Is it an antitrust offense to sell face masks at a high price in the midst of a pandemic? In this essay I address this question by examining two recent decisions in South Africa that found the high prices for face masks charged by two retailers were excessive under South Africa competition law, even though neither firm was shown to be dominant by traditional methods. In addition to discussing the two cases, I argue that South Africa’s effort to use competition law to prevent this kind of price increase has important lessons for antitrust enforcement elsewhere, including the United States. Specifically, the two cases remind us of the importance of price in antitrust analysis; the need to pay attention to justice in antitrust analysis; our over-willingness to rely on market corrections rather than acknowledging market failures; and our need to change our culture of antitrust enforcement. It may be that the “supreme evil” of antitrust is not collusion, but a failure to pay attention to how antitrust can advance justice.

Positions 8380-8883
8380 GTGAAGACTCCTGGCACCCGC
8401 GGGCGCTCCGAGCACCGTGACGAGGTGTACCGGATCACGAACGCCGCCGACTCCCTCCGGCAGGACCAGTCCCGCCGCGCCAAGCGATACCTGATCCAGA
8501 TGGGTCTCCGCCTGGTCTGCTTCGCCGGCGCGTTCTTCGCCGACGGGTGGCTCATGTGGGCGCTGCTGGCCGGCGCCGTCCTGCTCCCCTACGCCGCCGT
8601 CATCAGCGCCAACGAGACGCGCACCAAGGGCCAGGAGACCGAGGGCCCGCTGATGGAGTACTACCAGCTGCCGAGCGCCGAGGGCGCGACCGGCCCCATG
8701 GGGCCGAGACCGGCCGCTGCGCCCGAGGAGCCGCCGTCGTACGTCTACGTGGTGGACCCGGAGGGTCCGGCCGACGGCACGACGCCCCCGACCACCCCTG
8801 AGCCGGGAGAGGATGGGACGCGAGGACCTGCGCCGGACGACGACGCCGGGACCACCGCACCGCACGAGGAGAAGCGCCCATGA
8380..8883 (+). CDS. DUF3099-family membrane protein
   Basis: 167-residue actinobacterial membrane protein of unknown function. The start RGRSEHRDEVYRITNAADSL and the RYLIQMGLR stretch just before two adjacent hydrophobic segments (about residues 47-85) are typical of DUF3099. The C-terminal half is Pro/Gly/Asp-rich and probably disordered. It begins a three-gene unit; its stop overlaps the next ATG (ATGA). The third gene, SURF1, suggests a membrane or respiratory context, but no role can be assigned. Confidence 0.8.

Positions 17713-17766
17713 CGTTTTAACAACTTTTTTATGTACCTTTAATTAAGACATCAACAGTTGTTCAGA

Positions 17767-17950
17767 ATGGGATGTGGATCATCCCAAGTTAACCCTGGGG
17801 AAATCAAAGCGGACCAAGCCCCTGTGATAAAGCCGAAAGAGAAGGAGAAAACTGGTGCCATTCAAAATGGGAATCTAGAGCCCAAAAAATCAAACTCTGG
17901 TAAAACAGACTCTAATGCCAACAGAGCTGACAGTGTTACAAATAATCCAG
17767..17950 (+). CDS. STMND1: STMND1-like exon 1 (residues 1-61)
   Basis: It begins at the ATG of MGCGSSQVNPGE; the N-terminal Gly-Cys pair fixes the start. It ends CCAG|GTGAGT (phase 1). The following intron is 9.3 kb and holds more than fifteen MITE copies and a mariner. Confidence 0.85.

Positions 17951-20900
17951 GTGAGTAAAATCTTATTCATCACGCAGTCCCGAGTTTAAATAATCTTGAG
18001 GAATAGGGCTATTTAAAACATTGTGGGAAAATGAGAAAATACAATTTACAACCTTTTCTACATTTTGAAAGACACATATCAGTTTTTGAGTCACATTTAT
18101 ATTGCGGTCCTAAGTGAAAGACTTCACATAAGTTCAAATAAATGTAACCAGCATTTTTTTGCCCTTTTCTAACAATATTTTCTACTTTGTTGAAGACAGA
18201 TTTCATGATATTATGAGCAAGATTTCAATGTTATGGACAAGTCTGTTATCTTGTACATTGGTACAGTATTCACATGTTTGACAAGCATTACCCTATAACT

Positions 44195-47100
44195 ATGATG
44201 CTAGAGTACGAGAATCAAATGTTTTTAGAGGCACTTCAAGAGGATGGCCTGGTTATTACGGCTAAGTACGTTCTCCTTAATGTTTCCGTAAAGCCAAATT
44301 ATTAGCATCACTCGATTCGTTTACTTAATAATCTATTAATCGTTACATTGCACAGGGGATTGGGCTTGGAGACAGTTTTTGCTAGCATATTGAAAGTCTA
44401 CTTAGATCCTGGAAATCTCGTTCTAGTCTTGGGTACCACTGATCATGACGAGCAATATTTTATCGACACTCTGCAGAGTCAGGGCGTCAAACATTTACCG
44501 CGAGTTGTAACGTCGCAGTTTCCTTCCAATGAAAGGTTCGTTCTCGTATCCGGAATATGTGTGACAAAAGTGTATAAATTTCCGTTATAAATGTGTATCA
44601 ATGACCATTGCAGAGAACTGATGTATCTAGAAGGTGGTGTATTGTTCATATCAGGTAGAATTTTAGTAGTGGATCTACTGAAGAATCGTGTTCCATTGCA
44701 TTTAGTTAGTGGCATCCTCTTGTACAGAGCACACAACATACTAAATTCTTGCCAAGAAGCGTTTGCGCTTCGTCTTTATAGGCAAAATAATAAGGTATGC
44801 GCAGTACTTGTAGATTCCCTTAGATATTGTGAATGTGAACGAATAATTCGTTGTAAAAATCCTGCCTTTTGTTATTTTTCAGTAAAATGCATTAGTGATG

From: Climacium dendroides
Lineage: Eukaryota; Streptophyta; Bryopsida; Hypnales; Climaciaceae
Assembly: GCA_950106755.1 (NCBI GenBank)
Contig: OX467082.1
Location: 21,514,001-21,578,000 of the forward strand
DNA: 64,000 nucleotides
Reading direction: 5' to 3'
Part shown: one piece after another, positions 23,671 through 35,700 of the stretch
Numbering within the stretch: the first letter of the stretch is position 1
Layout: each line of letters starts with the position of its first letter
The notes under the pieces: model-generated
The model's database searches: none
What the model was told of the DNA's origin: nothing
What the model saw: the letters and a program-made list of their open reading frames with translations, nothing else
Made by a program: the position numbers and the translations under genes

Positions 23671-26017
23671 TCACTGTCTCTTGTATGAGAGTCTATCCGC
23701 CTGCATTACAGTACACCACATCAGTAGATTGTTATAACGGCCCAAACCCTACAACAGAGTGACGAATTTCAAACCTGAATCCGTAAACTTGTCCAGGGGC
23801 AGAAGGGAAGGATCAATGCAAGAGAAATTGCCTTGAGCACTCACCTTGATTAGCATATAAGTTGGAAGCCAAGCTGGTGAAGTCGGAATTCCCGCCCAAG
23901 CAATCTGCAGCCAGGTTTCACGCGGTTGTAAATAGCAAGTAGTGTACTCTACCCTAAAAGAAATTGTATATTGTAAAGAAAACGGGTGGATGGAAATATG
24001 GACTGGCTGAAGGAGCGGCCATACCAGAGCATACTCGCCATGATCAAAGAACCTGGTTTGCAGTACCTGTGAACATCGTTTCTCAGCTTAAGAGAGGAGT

By Harry First1

 

I. INTRODUCTION

Is it an antitrust offense to sell face masks at a high price in the midst of a pandemic?

In the United States, this rhetorical question would be answered with another question. Why does the pandemic matter? It’s not an antitrust offense regardless of when or where. Conventional antitrust wisdom is that high prices don’t violate the antitrust laws so long as the high prices are set by a single seller, even

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